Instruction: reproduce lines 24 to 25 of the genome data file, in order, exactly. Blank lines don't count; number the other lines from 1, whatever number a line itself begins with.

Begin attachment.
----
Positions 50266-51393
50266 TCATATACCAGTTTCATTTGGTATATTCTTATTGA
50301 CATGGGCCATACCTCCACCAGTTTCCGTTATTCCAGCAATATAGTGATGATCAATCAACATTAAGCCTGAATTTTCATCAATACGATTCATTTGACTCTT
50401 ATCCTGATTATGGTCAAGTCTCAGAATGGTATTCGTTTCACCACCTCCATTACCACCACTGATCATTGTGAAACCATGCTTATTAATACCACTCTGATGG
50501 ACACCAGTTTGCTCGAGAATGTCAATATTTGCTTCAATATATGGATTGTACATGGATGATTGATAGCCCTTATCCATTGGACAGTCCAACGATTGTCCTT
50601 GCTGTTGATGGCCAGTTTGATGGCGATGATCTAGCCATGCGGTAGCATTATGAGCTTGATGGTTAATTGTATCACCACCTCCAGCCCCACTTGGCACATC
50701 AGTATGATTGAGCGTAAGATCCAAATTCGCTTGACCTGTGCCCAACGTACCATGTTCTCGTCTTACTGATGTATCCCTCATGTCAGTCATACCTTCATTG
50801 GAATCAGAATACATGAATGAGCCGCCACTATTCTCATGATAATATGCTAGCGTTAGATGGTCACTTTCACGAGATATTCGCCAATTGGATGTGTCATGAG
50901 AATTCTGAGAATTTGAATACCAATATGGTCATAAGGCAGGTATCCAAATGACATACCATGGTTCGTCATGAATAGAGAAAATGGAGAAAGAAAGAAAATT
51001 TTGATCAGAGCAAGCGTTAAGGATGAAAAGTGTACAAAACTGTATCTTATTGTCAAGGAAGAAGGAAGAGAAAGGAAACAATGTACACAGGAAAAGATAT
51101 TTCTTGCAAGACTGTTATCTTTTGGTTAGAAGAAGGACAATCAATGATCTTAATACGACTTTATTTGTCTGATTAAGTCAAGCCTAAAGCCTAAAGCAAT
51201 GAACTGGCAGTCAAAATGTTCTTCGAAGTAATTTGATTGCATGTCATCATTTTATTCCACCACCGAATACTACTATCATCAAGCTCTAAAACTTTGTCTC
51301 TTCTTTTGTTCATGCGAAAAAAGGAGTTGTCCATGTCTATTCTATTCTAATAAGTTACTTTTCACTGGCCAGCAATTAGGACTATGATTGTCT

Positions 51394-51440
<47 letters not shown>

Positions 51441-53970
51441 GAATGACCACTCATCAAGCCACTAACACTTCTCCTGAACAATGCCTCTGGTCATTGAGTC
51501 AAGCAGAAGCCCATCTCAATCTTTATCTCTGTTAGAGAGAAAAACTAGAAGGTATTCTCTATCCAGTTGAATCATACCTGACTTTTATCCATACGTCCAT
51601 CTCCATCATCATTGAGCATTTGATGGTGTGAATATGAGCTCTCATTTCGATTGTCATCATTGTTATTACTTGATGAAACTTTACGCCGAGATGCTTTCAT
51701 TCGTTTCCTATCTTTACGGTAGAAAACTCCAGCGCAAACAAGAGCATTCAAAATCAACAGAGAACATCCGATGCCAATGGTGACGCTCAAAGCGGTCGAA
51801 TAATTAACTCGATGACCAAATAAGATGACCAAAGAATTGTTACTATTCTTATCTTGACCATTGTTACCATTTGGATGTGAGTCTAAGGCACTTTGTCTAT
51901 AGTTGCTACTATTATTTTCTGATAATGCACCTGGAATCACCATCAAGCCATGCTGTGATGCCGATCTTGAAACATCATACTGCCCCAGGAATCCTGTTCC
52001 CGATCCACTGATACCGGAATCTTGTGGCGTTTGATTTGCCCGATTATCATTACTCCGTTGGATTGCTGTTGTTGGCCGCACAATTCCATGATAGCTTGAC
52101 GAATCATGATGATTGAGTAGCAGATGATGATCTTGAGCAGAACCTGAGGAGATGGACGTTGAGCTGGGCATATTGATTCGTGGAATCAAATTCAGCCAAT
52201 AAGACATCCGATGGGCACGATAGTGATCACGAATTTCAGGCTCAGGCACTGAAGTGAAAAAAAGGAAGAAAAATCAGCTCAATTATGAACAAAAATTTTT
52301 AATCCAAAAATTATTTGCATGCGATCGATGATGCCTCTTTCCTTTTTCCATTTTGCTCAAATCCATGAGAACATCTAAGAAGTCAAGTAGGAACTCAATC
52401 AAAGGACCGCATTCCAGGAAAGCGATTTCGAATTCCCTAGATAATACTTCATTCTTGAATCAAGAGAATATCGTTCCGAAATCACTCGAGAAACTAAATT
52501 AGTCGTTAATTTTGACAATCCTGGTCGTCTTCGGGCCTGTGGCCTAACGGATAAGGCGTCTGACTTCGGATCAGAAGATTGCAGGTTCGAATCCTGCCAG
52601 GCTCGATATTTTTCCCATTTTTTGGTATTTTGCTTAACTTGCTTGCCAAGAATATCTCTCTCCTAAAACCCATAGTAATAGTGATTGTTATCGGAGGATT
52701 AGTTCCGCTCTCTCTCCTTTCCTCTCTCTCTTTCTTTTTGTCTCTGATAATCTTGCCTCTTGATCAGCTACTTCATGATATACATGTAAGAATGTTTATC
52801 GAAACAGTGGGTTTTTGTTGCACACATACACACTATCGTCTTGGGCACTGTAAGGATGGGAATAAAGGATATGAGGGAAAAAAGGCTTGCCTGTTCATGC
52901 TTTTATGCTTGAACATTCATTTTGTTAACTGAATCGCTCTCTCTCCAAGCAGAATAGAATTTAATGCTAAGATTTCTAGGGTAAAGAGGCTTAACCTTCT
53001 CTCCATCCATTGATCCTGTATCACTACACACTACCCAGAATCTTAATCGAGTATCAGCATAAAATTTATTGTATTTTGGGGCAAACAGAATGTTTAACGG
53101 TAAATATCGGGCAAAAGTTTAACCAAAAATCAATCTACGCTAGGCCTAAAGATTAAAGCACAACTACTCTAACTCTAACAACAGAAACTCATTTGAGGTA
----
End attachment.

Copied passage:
52101 GAATCATGATGATTGAGTAGCAGATGATGATCTTGAGCAGAACCTGAGGAGATGGACGTTGAGCTGGGCATATTGATTCGTGGAATCAAATTCAGCCAAT
52201 AAGACATCCGATGGGCACGATAGTGATCACGAATTTCAGGCTCAGGCACTGAAGTGAAAAAAAGGAAGAAAAATCAGCTCAATTATGAACAAAAATTTTT